IOM Trains Salvadorian Officials on Assistance to Vulnerable, Sick Migrants

Posted: 
02/13/15

El Salvador - In a two-day workshop this week, IOM trained 20 Salvadorian officials to improve assistance for returnees living with diseases such as HIV and AIDS, and other sexually transmitted diseases (STDs).

Participants included officials working in the areas of migration and foreign affairs, police officers stationed at border entry points, and staff working at migrant reception centres.

The workshop was part of IOM’s USAID-funded project: “Assistance to Returning Families and Unaccompanied Children in the Northern Triangle of Central America”.

According to official figures from October 2013 to the end of 2014, over 60,000 unaccompanied minors were detained at the southern US border after entering the country illegally. Currently, many families and minors are facing deportation proceedings.

Migration drivers include poverty, threats from gangs, and lack of economic opportunities.  Smugglers also promote misconceptions about asylum in the US in order to increase their deadly business.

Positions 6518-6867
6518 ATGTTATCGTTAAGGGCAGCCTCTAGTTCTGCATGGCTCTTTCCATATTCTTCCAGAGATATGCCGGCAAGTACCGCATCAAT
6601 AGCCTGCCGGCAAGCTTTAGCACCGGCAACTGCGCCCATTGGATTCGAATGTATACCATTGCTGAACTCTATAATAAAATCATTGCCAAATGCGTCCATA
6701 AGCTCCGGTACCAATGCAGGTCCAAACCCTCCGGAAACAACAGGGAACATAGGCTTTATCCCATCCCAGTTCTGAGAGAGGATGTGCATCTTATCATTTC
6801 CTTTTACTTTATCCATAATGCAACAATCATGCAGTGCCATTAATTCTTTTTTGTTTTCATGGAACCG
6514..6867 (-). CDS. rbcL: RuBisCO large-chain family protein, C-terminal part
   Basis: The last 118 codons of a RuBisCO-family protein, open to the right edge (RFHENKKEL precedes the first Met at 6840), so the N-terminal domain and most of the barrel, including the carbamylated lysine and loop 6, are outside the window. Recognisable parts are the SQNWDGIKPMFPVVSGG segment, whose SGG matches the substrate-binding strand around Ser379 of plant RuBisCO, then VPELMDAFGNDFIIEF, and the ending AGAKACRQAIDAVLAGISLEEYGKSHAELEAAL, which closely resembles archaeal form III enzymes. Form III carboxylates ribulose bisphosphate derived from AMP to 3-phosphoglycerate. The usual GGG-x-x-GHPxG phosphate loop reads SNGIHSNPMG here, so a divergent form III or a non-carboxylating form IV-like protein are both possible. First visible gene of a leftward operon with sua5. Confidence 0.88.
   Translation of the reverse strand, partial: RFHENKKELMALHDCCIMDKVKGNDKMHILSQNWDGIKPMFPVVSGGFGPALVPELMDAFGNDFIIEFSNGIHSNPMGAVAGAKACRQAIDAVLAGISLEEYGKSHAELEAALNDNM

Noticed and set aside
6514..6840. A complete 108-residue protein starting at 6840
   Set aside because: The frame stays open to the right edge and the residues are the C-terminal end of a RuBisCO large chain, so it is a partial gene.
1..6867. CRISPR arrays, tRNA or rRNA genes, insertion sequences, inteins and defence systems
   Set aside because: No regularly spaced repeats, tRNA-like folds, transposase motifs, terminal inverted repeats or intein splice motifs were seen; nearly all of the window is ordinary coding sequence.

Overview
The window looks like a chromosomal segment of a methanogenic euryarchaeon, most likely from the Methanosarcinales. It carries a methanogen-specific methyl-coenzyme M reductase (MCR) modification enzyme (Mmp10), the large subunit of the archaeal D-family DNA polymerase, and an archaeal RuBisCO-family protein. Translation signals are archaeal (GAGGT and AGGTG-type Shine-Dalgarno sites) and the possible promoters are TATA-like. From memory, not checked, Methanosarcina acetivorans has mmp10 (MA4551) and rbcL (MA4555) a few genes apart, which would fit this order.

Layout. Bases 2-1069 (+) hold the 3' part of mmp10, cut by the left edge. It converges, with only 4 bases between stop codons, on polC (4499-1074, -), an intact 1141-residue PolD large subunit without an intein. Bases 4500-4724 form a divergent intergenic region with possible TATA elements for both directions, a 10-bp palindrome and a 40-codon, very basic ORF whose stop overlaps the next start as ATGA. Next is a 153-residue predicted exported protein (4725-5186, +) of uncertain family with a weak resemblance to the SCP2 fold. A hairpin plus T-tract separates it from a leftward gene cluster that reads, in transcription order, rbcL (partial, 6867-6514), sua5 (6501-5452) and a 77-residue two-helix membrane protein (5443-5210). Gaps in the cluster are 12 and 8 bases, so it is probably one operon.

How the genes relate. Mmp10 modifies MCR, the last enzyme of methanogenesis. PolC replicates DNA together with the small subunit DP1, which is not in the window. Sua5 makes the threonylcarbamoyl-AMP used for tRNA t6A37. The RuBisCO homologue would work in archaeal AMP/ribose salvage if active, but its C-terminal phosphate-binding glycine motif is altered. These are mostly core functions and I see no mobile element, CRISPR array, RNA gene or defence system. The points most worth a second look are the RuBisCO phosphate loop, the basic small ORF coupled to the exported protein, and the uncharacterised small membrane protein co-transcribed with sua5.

A significant number of women and children who make the journey face many dangers, including sexual abuse and extortion.  There is very little protection against this type of violence.

IOM plans to provide specialized training to over 120 staff from different government institutions, NGOs and civil society organizations who work with mobile populations. The emphasis will be on families, children and adolescents returning to El Salvador, Guatemala and Honduras.

Through this initiative, coordinated by IOM and the STD/HIV-AIDS National Program of the Ministry of Public Health and Social Assistance of El Salvador, participants will receive training on comprehensive care to returnees in vulnerable situations.

"This workshop has been very useful for us who work in the field, especially since it is focused on prevention.  I will share this information with a group of young women living in rural areas to raise awareness about this issue,” said Nerys de Lopez, a technician from the Salvadorian Ministry of Foreign Affairs.

The Salvadorian health ministry, with support from IOM, provided participants with various tools and techniques for comprehensive care on HIV/AIDS and other sexually transmitted infections.  The workshop focused directly on vulnerable people, including LGBTI people and women exposed to sexual assault.

For Dr. Humberto Andreu, a medical technician, these trainings are urgently needed: “This is the first training of this type, which brought together individuals serving mobile populations to enhance their skills on prevention, for them to relay their knowledge and, above all, to put what we learned into practice.”

The trainings aim to build capacities and create awareness among IOM partners that work directly with families and children returnees.

For more information please contact

Miguel Gomez

IOM El Salvador

Email: miggomez@iom.int

Tel: +503 2521-0500.